Canberra: The al-Qaida network was seen as the major security threat to the Sydney Olympic Games after authorities found evidence of its involvement in a terror training camp near the Australian capital, the event’s intelligence chief Neil Fergus said Friday.
Fergus said his Olympic intelligence centre had suspected that a Bushland camp found in 2000 near the small rural town of Braidwood 80 kilometres east of Canberra, had been set up by a group affiliated to al-Qaida.
Now head of a private security firm, Fergus said his Olympic agency had worked closely with government agencies including the main domestic spy bureau, the Australian Security Intelligence Organisation (ASIO), to protect the Sydney games, which passed off without incident.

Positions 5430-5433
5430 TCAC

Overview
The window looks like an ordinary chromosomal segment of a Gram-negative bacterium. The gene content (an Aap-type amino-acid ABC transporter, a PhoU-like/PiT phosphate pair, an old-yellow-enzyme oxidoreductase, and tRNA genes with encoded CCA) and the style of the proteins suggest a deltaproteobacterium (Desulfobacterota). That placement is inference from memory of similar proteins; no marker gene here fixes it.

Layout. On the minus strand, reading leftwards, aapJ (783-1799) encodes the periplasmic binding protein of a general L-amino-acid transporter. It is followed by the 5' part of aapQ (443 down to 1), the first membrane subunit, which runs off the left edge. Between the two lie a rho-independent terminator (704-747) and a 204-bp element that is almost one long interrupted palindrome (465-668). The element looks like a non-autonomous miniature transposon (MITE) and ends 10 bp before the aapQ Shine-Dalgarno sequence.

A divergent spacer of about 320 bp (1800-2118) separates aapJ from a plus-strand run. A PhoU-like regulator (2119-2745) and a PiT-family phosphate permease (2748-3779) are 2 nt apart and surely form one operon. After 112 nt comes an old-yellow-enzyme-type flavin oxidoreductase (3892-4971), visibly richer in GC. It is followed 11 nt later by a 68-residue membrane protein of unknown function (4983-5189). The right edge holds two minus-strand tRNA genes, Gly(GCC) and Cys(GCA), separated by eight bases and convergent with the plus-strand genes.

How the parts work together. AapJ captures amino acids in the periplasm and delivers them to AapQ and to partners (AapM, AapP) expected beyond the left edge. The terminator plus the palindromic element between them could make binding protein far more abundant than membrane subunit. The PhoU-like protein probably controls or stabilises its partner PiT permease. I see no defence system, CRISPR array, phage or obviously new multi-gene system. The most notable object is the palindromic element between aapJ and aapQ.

“A great deal of analysis was done not only by the Olympic intelligence centre, it was also receiving feeds from ASIO and other agencies that al-Qaida and its surrogate groups was the greatest concern for the Olympics security operation,” Fergus added.
He informed that he had gone public with his comments to confirm a statement by Prime Minister John Howard to the Parliament Thursday that new information from intelligence agencies showed al-Qaida operatives were scouting targets in Australia in 2000 or 2001.
Fergus said media reports at the time had described the camp near Canberra — which lies 280 kilometers southwest of Sydney — as belonging to an Islamic youth movement, adding that he could not provide more information because of security restrictions. (AP)